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So-called green Chia cryptocurrency is just another way to waste resources

By on May 23, 2021 0

An expert’s point of view on a current event.

May 23, 2021, 6:00 AM

Bitcoin, the first cryptocurrency, has a problem: it uses appalling amounts of electricity and thus generates as many carbon emissions as a medium-sized country. It’s by design. A new cryptocurrency, Chia, avoids this problem – in favor of creating huge amounts of another kind of waste.

Bitcoin was supposed to be decentralized in order to stay out of central control. The “proof of work extraction” process allocates fresh coins through a lottery. You enter this lottery by guessing numbers and performing calculations on them as fast as possible i.e. you are wasting electricity to show your commitment. There is a winner every 10 minutes; As more and more people join the lottery, it is harder to guess a winner every 10 minutes.

As long as people can make money by wasting electricity, they will add more computing resources to earn more bitcoin in an ever-growing arms race. Bitcoin therefore uses as much electricity as in the Netherlands.

Proof of work allows for economies of scale: the taller you are, the more efficiently you can create lottery tickets. Despite grandiose claims to put financial power in the hands of the public, bitcoin mining has functionally centralized by 2014. The majority of bitcoin mining is made up of three large pools. A power failure in a small region of Xinjiang in April 2021, a quarter of bitcoin mining went offline. Bitcoin mining also uses specialized computers that simply calculate cryptographic hashes as quickly as possible; once mining computers are obsolete, they are just electronic waste.

Other cryptocurrencies are a waste as well. Ethereum uses as much electricity as Peru. There are smaller cryptocurrencies that don’t use this process, but Bitcoin and Ethereum are the two cryptos that are widely traded for real money. Cryptos failed as usable currencies, so their only remaining use case is to trade in the hope of real money.

Bram Cohen is known to be the creator of the very popular BitTorrent file distribution protocol. Cohen turned his attention to the problem of proof of work. He explicitly wanted a “green bitcoin,” so Chia, founded by Cohen, works very well like Bitcoin outside of proof of work. Chia’s professional white paper advocates the same conspiracy theory economics this has been embraced by the Bitcoin subculture: it assumes that governments fundamentally cannot be trusted to issue money and that wasting a country’s electricity is a better alternative.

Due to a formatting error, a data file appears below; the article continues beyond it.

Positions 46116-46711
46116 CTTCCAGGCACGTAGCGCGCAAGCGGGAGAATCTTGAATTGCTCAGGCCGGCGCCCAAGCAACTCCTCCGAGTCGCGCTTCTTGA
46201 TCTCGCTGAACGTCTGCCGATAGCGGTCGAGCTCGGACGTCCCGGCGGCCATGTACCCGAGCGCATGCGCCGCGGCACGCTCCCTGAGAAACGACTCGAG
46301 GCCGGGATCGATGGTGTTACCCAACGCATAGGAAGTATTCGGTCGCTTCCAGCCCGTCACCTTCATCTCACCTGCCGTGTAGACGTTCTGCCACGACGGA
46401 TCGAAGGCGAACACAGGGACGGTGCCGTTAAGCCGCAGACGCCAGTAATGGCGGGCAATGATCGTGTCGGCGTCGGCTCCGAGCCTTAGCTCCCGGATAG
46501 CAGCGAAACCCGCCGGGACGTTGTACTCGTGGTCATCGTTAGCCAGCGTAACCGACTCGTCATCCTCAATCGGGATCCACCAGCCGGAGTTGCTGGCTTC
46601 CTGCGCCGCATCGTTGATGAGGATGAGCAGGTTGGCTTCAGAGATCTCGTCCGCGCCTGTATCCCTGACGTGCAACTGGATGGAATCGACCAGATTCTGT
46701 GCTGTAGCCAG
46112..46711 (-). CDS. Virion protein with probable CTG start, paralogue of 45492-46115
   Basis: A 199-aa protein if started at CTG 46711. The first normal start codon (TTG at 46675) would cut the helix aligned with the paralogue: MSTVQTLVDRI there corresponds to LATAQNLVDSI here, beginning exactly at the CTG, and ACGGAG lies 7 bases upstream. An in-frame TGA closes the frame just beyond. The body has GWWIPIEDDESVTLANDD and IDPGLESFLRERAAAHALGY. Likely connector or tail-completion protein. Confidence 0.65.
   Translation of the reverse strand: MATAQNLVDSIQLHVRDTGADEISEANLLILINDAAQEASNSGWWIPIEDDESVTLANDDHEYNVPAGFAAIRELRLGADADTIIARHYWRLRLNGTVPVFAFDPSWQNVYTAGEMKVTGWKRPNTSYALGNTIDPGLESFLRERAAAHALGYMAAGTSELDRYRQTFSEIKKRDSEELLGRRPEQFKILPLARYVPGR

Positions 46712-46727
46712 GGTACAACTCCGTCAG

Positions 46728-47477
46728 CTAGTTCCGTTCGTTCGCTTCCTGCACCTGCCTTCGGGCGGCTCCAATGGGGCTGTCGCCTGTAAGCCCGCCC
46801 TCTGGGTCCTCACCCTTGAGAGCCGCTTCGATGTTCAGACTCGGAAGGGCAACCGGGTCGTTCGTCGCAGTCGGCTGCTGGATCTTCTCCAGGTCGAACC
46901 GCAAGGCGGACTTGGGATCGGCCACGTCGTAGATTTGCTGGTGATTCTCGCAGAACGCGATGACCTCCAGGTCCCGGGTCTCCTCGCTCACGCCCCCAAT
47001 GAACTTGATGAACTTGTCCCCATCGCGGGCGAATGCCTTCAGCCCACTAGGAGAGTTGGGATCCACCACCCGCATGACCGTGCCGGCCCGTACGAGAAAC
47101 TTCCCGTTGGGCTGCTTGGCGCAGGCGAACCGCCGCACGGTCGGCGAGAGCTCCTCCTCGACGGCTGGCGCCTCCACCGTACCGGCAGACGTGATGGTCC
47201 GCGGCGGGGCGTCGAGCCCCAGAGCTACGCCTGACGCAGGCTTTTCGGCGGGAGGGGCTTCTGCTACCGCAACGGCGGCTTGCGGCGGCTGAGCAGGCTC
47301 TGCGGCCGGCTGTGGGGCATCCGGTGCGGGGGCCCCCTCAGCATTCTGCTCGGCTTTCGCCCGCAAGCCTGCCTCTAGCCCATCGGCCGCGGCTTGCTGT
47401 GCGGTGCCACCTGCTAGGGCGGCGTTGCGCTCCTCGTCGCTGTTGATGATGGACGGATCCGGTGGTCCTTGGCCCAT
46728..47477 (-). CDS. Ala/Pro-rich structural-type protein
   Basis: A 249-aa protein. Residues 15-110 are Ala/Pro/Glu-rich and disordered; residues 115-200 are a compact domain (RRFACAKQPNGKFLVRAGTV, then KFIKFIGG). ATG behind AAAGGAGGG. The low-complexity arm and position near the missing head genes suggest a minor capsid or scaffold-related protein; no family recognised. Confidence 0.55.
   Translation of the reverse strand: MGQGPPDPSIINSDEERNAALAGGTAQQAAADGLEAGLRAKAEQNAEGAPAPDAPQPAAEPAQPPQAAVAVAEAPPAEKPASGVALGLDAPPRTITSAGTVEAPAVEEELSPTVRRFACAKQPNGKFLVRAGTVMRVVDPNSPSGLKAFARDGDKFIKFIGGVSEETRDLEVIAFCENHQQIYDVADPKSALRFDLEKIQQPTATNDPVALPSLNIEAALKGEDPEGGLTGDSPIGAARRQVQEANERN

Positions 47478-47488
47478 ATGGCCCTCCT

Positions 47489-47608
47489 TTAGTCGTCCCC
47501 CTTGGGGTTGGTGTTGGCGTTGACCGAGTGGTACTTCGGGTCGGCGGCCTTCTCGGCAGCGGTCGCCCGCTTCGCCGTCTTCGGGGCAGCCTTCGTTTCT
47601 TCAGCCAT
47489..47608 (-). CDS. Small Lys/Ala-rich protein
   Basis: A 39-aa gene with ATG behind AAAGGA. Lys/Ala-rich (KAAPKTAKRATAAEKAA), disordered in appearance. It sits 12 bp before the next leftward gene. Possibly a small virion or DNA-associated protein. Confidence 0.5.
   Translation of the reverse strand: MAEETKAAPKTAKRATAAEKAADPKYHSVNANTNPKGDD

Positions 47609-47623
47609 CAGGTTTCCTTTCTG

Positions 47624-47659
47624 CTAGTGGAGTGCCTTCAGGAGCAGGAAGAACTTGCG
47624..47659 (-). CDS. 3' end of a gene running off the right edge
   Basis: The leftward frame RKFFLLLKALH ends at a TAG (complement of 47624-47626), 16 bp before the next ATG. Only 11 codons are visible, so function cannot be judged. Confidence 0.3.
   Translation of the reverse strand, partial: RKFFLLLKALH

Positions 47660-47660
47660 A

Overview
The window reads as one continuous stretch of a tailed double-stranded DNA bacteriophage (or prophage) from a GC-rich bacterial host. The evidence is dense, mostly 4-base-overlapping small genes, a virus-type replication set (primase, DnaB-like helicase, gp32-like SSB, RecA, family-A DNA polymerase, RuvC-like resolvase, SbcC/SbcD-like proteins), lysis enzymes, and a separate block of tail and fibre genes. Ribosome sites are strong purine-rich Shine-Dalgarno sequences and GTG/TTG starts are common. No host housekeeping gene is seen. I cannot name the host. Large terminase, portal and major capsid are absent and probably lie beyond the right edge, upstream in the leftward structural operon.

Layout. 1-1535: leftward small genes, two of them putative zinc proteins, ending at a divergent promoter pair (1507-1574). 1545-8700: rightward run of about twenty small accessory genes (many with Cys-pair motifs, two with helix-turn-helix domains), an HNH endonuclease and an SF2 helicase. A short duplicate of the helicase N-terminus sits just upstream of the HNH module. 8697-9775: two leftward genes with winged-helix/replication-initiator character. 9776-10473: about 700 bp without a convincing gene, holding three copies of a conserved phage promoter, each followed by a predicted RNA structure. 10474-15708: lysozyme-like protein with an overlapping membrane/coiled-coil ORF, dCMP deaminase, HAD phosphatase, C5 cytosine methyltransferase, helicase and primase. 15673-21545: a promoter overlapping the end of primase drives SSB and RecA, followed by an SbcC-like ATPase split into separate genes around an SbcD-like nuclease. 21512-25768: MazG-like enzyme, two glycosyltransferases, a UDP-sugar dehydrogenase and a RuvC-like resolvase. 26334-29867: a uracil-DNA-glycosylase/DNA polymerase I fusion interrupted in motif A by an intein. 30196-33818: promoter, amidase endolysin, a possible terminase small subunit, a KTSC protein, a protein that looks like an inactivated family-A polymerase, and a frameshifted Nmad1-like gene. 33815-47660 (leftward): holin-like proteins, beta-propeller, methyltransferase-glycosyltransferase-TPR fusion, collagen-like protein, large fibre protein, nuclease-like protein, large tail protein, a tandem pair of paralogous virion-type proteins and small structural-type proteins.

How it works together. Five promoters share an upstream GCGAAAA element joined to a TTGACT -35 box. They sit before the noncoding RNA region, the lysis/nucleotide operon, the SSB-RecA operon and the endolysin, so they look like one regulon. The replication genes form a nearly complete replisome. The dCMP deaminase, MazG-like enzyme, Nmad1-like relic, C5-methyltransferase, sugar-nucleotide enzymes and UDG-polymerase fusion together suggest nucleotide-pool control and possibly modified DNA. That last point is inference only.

The resource Cohen chose to use for his so-called green cryptocurrency, Chia, was computer hard drive space. This is a generic, reusable form of computer hardware, widely available, and he believed it would consume less electricity than proof of work. Cohen anticipated that casual Chia users might use “unused storage from your laptop, desktop, or corporate network.”

To “cultivate” the chia, the software writes a “plot,” a large chunk of cryptographic data, to the disk. The Chia blockchain software broadcasts a “challenge” every 18 seconds or so, 4,608 times a day; if you have an answer close enough to the challenge, you earn two fresh chia tokens. As more disk space is added to the network, the challenges become more complicated.

Cohen’s company, Chia Network, has been secured venture capital financing in 2018 and developed the Chia software. The network was launched in March 2021, with the promise users could run it in a “normal apartment”. Chia’s white paper assumes that hard drive space is “over-provisioned.” However, aspiring chia growers bought hard drives in large quantities, thousands of terabytes at a time, because they only had to spend less money than expected.

During the COVID-19 pandemic, manufacturing supply chains have already been disrupted in several industries, leading to shortages of many basic components. In April, just a month after its launch, chia producers were straining the hard drive market, with Hong Kong reports large disks, more than 4 terabytes, having tripled in price. Hard drive shortages and price hikes have been reported South East Asia and in United States.